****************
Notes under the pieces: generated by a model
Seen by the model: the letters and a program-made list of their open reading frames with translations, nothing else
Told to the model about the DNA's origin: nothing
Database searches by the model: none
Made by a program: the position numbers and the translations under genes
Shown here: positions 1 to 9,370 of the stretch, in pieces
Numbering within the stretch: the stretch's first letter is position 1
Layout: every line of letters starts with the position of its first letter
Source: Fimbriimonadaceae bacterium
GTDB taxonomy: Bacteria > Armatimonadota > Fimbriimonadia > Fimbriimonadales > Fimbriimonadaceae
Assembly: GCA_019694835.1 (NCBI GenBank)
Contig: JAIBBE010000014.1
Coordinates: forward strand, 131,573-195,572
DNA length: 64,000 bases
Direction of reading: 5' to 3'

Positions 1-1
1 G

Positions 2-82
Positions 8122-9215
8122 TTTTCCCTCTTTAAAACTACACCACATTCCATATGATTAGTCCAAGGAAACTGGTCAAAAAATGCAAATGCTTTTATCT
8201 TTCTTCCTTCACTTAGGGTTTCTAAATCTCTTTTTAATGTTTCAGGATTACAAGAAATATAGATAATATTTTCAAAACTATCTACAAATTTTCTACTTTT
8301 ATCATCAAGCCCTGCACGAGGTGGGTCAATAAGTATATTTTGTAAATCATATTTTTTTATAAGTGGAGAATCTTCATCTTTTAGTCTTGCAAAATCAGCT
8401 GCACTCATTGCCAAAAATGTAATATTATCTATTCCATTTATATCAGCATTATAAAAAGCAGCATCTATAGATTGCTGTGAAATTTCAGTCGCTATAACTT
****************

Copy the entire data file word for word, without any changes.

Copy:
Notes under the pieces: generated by a model
Seen by the model: the letters and a program-made list of their open reading frames with translations, nothing else
Told to the model about the DNA's origin: nothing
Database searches by the model: none
Made by a program: the position numbers and the translations under genes
Shown here: positions 1 to 9,370 of the stretch, in pieces
Numbering within the stretch: the stretch's first letter is position 1
Layout: every line of letters starts with the position of its first letter
Source: Fimbriimonadaceae bacterium
GTDB taxonomy: Bacteria > Armatimonadota > Fimbriimonadia > Fimbriimonadales > Fimbriimonadaceae
Assembly: GCA_019694835.1 (NCBI GenBank)
Contig: JAIBBE010000014.1
Coordinates: forward strand, 131,573-195,572
DNA length: 64,000 bases
Direction of reading: 5' to 3'

Positions 1-1
1 G

Positions 2-82
Positions 8122-9215
8122 TTTTCCCTCTTTAAAACTACACCACATTCCATATGATTAGTCCAAGGAAACTGGTCAAAAAATGCAAATGCTTTTATCT
8201 TTCTTCCTTCACTTAGGGTTTCTAAATCTCTTTTTAATGTTTCAGGATTACAAGAAATATAGATAATATTTTCAAAACTATCTACAAATTTTCTACTTTT
8301 ATCATCAAGCCCTGCACGAGGTGGGTCAATAAGTATATTTTGTAAATCATATTTTTTTATAAGTGGAGAATCTTCATCTTTTAGTCTTGCAAAATCAGCT
8401 GCACTCATTGCCAAAAATGTAATATTATCTATTCCATTTATATCAGCATTATAAAAAGCAGCATCTATAGATTGCTGTGAAATTTCAGTCGCTATAACTT